I just finished taking a Coursera course on Software Defined Networking (SDN), taught by Dr. Nick Feamster from Georgia Tech. Since I was initially undecided on whether or not I should take it, I thought to blog about the experience, in case it will help anyone else make such decisions in the future. I won’t re-iterate content from the course or post answers here. 😉
Day 1, 14 July 2013
I read an informal advertisement for the course on a work mailing list the week before. The main questions on my mind were:
- Do I want to do the course? Yes!
- Do I have time for the course? Maybe.
- Am I confident that I can catch up? Yes, although now or never.
The course had been going on for three weeks, but the first two weeks covered introductory material including history of SDN, as well as topics like the so-called Control Plane and Data Plane separation, which I was familiar with, so I figured it should be possible to catch up. (Aside: after finishing the course, I found this FAQ entry on late enrollment, which may be useful)
I signed up around noon, and started studying straight away. By the late afternoon I had caught up on the first two weeks of material, which didn’t contain anything groundbreakingly new for me, but it was well structured and useful anyway. The practicals were also quite fun, since they involved playing with Mininet and OpenFlow, two technologies that I had wanted to look into for a long time. I thought to call it a day and do the next week’s worth of material later. Each week contained an interview, the first one being with Martin Casado (a Nicira co-founder!), which I thought was very interesting and made the course unique.
Later that evening I logged in again, and by chance found that week 3 contained a Python programming assignment due by midnight, which due to timezone differences worked out to be 8am the next morning. Thankfully it wasn’t too tricky though (largely because I’m familiar with Python), so no all-nighters were necessary (it took me less than an hour). Note to self: check the deadlines.
The rest of the course
In the next modules, notionally week 3 & 4, the course really picked up. The material was more interesting and challenging, which I welcomed. The next programming assignment took a bit longer (ca 2h) since it took me some time to figure out how to instruct an OpenFlow switch to drop packets (my initial attempts resulted in protocol errors, which was interesting). Weeks 5 & 6 continued at a similar pace, easing a little bit towards the end of the course when we were presented with with a broader view of SDN and it’s potential future. I found that solving the other programming assignments took less time.
Thoughts on related topics
I’m sure this is a topic which can cause a lot of debate (and it has on the course’s discussion boards). For this particular course, I would say that they required a working knowledge of Python, but assuming you had that and followed the numerous hints the assignments shouldn’t be too tricky. While I remember most programming assignments at university being harder (or well, at least the ones outside the introductory courses), I thought this was not a big issue, as it made the course accessible to a wider audience and the assignments still furthered the aim of the course, namely to teach you about SDN.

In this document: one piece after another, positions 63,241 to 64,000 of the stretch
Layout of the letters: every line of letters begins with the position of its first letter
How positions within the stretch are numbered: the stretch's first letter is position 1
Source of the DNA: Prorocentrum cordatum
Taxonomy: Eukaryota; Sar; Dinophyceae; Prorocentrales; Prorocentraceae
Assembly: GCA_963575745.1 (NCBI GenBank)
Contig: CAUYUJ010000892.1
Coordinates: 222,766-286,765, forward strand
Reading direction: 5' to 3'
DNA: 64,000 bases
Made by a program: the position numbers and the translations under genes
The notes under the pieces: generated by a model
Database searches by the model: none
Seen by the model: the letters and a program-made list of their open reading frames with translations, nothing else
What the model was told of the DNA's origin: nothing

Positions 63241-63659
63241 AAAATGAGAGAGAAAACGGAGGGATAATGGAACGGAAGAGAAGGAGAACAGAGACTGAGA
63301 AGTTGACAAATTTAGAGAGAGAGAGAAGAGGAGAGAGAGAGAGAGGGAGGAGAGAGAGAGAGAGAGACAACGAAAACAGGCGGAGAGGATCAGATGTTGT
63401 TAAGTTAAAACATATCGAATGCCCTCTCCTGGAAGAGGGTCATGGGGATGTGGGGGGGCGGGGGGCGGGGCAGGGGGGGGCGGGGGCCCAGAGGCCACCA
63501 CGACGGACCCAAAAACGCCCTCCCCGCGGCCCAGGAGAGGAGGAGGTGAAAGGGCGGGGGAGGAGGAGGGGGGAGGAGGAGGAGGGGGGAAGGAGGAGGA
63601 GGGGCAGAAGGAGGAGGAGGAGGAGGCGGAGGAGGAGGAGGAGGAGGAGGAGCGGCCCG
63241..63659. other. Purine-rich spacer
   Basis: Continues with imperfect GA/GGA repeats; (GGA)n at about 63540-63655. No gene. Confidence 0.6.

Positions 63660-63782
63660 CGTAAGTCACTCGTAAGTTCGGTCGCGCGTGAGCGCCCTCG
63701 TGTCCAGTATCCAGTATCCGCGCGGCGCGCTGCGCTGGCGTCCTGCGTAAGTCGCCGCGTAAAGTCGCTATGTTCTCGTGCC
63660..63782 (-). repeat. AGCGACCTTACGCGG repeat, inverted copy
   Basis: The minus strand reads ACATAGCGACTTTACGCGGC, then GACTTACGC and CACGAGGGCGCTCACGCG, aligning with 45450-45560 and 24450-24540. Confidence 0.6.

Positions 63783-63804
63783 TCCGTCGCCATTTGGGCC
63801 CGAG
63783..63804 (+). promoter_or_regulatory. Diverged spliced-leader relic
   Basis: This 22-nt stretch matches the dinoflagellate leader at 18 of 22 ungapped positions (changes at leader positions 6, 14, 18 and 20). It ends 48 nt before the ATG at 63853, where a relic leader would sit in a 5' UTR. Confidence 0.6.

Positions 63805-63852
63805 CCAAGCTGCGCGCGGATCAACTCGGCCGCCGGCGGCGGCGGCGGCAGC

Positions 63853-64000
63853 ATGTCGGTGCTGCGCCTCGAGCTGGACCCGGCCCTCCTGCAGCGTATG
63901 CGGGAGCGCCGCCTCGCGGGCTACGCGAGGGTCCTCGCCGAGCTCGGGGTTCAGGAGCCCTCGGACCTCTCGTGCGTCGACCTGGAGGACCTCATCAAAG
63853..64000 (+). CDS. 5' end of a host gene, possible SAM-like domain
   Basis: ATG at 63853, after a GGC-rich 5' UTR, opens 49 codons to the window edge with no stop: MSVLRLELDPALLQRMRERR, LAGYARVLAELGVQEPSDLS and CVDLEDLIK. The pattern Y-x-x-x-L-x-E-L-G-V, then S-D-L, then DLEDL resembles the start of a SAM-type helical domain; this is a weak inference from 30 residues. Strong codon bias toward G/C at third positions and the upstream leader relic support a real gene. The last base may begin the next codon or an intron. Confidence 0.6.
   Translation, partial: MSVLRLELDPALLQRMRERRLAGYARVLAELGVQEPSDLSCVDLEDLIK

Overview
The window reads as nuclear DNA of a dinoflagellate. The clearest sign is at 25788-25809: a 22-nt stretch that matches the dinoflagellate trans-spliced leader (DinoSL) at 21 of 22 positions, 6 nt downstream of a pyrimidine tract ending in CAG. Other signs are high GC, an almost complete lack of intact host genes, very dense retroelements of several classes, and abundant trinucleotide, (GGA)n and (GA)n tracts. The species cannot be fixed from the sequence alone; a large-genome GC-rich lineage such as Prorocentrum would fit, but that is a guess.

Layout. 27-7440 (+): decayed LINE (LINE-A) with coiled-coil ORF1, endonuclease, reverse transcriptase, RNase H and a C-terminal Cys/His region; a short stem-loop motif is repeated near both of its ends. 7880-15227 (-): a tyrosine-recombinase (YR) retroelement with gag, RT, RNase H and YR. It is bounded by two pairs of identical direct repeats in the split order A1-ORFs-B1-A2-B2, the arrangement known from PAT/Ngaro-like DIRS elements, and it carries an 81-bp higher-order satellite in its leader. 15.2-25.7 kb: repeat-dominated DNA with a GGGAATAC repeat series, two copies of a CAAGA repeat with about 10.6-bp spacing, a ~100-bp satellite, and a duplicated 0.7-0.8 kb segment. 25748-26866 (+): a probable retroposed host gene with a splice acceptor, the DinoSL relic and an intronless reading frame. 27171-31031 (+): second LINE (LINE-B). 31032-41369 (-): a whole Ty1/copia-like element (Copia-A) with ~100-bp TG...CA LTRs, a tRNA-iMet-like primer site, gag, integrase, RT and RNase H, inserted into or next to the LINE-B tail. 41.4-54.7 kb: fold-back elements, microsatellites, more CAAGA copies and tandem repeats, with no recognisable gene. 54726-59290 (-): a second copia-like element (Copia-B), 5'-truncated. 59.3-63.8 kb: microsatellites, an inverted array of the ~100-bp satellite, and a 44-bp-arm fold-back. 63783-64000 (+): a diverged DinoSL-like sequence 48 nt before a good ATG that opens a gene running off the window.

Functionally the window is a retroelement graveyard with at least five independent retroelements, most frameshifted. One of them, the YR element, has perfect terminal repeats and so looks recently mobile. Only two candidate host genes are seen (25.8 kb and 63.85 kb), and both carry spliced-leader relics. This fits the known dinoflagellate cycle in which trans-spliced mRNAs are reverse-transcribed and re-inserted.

I treated this course similar to courses at uni, which for me meant taking notes about the important bits discussed during lectures. I would’ve written summaries if there had been an exam to study for. Even this was probably overkill, but it helped me reinforce the material and take the course more seriously; I don’t think one should treat MOOCs the same way as watching youtube videos on the train.
Notable differences with university
- The instructor has more knowledge about the students’ background, and can make more assumptions (e.g. about the degree of familiarity with Python)
- Lectures in an MOOC appear to be split into smaller chunks. I didn’t take advantage of this though, and watched all the ones belonging to a module in one session.
- For this particular one, there were weekly quizzes and programming assignments. At the university I studied at, it was more common to have long exams at the end, and more involved coursework.
There are of course lots of other differences, for example related to facilities, interactions with students & instructors, lab work (a MOOC on practical chemistry would be interesting), etc… The above are just the ones that I noticed.
I really enjoyed taking this course. I learned something useful, studying didn’t take up too much time, and it wasn’t stressful in any way. It also gave me a good opportunity to experiment with some interesting technology. Starting late didn’t turn out to be a big issue for this one, but when I take the next course I’d need to make sure I check the deadlines if I miss the start. Also, it’s worthwhile taking the prerequisites seriously.
While MOOCs don’t provide quite the same experience as studying at university itself, they do have lots of upsides (e.g. not requiring you to attend university full-time), and I think they’re pretty much the next best thing. I’d certainly recommend attending one that’s in your area of interest! Therefore, it’s probably worthwhile keeping an eye out for upcoming courses on Coursera, Udacity and others.